Part 2 of a new series by blogger Georgie Bull…
Before starting University last September, I dove Chesil Cove in the hope that I could get a glimpse of a triggerfish on the Royal Adelaide wreck. Grey triggerfish (Balistes capriscus) are seasonal visitors to our waters and are known to congregate on the wreck at a similar time each year. They are often fished off or battered by storms fairly rapidly, so sightings are temporally confined too.
For anyone unfamiliar with Chesil, large pebble ridges create a wonderful pre and post dive work out for any diver keen enough to get in. Jon Bunker (Instagram: @jon_bunker) my Dorset dive buddy did a fantastic job of locating the wreck, and we had a very pleasant dive overall. Jon has invited me along on lots of his diving antics, and he’s the main reason I have so many photos to share.
On the dive we saw the likes of jewel anemones, congers, and a wonderful variety of wrasse. Without a trigger in sight, a couple of tompot blennies fighting one another became the main highlight. After the dive we spoke to a recreational angler on the beach, who mentioned he’d caught (and returned) a triggerfish while we were in the water. We were so close to a sighting!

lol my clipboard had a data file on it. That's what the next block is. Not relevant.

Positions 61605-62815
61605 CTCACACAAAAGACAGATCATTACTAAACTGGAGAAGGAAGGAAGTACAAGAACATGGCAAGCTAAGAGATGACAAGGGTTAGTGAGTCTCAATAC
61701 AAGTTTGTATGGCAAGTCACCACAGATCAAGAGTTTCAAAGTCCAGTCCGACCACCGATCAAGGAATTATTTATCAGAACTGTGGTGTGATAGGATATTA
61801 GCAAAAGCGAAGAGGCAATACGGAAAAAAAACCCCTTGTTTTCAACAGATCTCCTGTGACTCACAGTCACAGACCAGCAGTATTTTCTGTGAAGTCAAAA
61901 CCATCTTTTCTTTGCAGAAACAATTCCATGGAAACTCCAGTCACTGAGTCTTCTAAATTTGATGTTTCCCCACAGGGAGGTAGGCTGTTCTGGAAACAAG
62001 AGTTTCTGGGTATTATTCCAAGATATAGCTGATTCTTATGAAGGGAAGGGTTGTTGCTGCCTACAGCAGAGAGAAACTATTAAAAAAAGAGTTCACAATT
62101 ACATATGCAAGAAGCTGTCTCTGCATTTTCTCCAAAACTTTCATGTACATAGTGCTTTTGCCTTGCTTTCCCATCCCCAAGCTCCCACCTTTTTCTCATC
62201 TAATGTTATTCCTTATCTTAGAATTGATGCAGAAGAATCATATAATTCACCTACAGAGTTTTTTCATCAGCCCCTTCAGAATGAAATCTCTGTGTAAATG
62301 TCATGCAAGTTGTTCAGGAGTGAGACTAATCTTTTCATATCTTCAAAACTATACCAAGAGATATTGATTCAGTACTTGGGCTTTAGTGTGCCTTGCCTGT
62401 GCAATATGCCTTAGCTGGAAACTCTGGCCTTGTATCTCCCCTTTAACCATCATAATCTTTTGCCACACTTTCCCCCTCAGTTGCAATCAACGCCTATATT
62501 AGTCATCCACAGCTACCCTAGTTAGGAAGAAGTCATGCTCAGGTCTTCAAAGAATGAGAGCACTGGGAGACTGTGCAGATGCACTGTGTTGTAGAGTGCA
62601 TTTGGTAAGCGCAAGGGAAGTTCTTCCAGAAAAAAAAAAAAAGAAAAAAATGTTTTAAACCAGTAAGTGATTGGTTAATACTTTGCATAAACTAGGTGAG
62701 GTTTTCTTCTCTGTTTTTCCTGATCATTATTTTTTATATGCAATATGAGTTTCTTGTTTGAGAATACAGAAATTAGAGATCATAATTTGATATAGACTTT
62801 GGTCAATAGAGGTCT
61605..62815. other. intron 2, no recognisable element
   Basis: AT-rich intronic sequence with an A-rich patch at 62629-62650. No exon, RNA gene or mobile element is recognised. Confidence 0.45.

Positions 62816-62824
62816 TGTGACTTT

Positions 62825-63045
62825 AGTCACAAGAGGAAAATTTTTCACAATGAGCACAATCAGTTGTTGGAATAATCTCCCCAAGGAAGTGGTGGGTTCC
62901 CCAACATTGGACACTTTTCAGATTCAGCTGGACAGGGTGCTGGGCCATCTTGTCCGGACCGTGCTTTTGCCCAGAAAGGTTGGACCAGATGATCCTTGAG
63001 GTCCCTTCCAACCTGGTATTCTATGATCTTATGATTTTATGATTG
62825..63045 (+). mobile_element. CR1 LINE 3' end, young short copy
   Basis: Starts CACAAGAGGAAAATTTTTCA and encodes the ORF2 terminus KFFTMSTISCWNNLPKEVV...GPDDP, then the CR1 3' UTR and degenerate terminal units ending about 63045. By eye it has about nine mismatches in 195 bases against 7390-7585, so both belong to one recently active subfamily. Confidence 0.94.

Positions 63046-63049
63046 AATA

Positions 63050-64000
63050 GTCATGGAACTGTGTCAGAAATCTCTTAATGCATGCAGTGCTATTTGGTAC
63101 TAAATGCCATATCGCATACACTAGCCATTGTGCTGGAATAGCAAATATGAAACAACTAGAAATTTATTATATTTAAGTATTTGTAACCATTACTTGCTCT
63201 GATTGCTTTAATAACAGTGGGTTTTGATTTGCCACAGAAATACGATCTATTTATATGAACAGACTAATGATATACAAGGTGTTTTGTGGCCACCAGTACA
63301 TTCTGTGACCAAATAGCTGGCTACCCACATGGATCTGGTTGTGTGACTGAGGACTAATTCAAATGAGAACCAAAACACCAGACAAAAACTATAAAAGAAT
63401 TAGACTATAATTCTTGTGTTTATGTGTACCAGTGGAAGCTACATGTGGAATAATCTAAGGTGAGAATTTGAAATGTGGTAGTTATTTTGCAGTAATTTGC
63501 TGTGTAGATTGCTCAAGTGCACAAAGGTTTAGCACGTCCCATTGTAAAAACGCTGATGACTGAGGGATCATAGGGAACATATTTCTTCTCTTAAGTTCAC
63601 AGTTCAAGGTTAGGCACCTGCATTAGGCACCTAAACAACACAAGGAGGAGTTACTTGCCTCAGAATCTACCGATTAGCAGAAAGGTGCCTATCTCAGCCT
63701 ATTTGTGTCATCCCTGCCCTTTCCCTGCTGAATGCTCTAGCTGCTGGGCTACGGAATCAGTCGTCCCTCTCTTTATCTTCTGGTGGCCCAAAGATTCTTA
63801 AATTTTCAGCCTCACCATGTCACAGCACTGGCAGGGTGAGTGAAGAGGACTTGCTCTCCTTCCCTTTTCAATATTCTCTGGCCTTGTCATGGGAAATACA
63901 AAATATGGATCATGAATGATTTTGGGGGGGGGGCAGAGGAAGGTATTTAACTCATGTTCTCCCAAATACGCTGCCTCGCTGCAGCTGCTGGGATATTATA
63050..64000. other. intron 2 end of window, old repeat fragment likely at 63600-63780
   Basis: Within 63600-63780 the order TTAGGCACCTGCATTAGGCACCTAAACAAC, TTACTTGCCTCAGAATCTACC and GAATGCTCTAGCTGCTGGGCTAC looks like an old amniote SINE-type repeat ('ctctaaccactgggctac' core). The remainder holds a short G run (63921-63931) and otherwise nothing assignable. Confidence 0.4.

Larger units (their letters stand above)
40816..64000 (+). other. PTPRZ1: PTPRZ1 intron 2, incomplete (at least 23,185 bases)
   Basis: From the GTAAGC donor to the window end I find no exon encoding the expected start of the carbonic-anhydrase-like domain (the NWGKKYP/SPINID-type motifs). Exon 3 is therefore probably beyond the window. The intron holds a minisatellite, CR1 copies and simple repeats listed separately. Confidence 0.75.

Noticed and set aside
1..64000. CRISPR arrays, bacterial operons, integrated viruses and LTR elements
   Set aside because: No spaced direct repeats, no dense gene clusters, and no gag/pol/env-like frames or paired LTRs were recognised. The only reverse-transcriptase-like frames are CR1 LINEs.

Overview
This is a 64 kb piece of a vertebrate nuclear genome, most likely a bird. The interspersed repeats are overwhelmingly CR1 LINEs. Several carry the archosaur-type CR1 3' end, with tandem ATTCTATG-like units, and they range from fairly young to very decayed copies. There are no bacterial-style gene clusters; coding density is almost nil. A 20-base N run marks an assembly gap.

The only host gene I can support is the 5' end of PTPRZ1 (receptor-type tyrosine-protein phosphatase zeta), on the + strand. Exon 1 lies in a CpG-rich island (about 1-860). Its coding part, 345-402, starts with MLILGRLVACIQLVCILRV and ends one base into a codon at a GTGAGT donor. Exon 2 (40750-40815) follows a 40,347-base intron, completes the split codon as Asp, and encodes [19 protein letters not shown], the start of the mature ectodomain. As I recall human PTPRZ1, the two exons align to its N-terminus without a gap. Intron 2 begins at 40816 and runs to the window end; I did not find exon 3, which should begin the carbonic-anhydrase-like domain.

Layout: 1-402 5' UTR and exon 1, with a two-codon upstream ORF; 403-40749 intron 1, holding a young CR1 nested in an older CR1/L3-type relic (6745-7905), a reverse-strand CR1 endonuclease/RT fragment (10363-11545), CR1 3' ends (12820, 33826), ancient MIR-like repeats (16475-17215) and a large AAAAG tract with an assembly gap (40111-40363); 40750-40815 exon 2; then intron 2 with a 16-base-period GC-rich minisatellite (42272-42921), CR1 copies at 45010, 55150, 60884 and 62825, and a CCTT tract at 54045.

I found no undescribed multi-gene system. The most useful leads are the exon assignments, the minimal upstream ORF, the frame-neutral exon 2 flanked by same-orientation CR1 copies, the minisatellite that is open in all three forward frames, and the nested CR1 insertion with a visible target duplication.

Once I’d recovered from the pebble ridges and put my kit away, I accepted that I’d have to wait until next year.
Fast forward to a few weeks time, and the University of Plymouth’s Scuba Society were running their first shore club dive at Firestone Bay. I joined in, hoping to see a few different tunicates or echinoderms that I may not see so often in Lyme Bay. Instead, I was greeted with a large and relatively healthy triggerfish sat on the substrate. It turns out, I didn’t need to scale pebble ridges or use Jon’s impressive navigation skills to have an encounter with this species!
Triggerfish have defensive spines on their dorsal which are used to avoid predation, but also wedge themselves into crevices outside of harms way. Like their namesake suggests, the erection of their largest spine is triggered by the depression of a smaller spine closer to their head. Triggerfish are also known for aggressive behaviour, as they are particularly territorial over their nests.
Grey triggerfish are a Southern European species, and are valued by anglers both commercially and recreationally. This value has resulted in them being categorised as ‘vulnerable’ by IUCN. They are also the only triggerfish encountered in UK waters, with the other 39 species of triggerfish found typically in warmer waters.
In recent years, it’s been reported that grey triggerfish are becoming increasingly common in the UK. We have plenty of evidence to suggest that our oceans are warming, and we know from previous instances that migratory pelagic fish like the grey triggerfish are capable of shifting their distribution in response to environmental change.
In 1930, a grey triggerfish was recorded in St Malo, France; by the 1990s, they were being described as common in Jersey. In southern parts of the UK grey triggerfish sightings were unheard of too, up until the early 2000s. They are now regarded as common in some areas (like Chesil) at certain times of the year. It would be interesting to see this shift quantified more and understand if the increased catch rates may also be influenced by changing fishing methods and intensity.
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